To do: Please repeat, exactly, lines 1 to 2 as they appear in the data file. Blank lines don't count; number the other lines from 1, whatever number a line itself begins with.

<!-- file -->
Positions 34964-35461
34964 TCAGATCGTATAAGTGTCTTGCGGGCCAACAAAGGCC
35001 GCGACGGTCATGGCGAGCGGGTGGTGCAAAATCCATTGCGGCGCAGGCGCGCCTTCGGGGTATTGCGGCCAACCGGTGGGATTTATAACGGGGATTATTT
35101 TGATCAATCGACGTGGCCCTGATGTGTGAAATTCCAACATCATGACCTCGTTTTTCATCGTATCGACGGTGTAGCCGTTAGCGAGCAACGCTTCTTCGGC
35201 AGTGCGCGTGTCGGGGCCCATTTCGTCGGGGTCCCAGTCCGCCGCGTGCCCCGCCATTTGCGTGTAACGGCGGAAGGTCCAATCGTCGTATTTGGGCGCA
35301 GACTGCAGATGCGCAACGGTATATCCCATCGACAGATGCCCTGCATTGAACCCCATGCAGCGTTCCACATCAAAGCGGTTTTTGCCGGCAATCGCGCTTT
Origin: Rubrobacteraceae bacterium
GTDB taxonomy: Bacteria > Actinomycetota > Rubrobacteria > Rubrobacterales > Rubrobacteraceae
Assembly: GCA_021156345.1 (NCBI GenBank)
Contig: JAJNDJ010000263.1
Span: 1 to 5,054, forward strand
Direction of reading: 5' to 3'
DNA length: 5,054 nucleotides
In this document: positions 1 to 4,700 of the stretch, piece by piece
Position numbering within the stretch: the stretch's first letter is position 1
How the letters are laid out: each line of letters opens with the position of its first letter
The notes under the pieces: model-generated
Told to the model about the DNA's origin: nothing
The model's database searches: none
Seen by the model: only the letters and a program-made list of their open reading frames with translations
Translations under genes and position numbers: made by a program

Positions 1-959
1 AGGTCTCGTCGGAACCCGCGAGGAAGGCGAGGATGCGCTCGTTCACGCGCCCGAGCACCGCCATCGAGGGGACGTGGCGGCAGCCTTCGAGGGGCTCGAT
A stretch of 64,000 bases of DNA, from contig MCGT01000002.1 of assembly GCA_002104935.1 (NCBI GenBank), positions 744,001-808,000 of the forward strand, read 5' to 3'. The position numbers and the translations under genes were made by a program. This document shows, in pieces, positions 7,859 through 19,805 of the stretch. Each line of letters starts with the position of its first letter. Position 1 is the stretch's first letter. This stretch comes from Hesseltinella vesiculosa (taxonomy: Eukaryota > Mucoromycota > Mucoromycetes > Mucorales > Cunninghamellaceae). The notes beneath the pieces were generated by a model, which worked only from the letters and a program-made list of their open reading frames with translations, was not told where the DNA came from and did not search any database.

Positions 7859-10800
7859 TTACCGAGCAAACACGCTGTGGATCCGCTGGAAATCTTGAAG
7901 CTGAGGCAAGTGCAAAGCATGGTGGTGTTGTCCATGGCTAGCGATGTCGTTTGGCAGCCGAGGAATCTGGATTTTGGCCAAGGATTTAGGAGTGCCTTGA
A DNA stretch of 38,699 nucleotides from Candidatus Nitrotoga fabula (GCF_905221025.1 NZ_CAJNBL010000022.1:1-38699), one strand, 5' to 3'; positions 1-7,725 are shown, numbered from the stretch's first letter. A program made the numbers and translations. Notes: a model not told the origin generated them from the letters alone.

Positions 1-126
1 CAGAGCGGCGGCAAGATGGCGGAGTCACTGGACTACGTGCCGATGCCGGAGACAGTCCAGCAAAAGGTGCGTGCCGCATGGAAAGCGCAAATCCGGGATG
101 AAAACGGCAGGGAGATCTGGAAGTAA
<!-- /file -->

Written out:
Positions 34964-35461
34964 TCAGATCGTATAAGTGTCTTGCGGGCCAACAAAGGCC